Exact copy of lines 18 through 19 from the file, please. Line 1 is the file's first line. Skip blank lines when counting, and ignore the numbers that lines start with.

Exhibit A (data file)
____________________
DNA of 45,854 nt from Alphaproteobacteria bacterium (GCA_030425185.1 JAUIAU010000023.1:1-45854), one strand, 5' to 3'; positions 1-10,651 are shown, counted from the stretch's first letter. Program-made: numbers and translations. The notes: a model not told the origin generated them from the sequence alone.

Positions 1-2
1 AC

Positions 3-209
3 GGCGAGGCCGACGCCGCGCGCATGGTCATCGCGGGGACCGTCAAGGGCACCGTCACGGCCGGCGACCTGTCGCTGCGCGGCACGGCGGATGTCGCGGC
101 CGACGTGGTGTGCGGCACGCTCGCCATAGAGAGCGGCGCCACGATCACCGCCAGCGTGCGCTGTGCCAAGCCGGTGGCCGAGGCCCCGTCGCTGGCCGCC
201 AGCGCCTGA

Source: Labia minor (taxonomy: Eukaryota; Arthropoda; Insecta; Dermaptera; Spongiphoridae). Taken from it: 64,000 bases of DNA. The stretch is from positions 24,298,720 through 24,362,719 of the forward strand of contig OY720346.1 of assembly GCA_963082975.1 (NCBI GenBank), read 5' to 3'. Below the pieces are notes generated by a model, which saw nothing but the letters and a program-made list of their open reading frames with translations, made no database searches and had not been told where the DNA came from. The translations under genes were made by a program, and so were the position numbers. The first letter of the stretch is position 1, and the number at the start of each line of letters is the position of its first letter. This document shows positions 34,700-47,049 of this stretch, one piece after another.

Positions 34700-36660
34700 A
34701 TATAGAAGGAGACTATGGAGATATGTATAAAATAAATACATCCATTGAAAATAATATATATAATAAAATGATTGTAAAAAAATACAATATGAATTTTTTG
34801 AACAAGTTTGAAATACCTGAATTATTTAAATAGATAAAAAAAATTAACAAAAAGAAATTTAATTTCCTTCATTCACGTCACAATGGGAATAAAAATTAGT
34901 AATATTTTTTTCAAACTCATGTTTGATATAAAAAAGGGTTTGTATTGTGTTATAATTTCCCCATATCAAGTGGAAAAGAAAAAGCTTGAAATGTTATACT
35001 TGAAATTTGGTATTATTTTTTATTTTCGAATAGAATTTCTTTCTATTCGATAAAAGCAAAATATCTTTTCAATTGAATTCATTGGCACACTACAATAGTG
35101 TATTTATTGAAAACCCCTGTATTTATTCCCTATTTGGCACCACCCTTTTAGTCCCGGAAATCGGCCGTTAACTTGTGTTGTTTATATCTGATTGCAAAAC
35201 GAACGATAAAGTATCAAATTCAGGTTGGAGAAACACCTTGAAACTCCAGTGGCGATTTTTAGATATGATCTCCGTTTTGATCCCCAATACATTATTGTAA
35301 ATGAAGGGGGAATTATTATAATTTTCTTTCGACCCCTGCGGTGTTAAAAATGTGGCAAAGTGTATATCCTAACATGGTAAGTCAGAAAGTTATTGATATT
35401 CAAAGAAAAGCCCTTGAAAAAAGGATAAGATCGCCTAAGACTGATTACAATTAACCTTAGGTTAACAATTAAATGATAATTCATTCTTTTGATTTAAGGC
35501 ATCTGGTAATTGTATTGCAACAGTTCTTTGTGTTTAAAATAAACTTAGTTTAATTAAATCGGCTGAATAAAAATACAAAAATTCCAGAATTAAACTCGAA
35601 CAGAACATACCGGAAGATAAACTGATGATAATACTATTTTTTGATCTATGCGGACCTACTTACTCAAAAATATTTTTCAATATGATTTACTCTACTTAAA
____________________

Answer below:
35401 CAAAGAAAAGCCCTTGAAAAAAGGATAAGATCGCCTAAGACTGATTACAATTAACCTTAGGTTAACAATTAAATGATAATTCATTCTTTTGATTTAAGGC
35501 ATCTGGTAATTGTATTGCAACAGTTCTTTGTGTTTAAAATAAACTTAGTTTAATTAAATCGGCTGAATAAAAATACAAAAATTCCAGAATTAAACTCGAA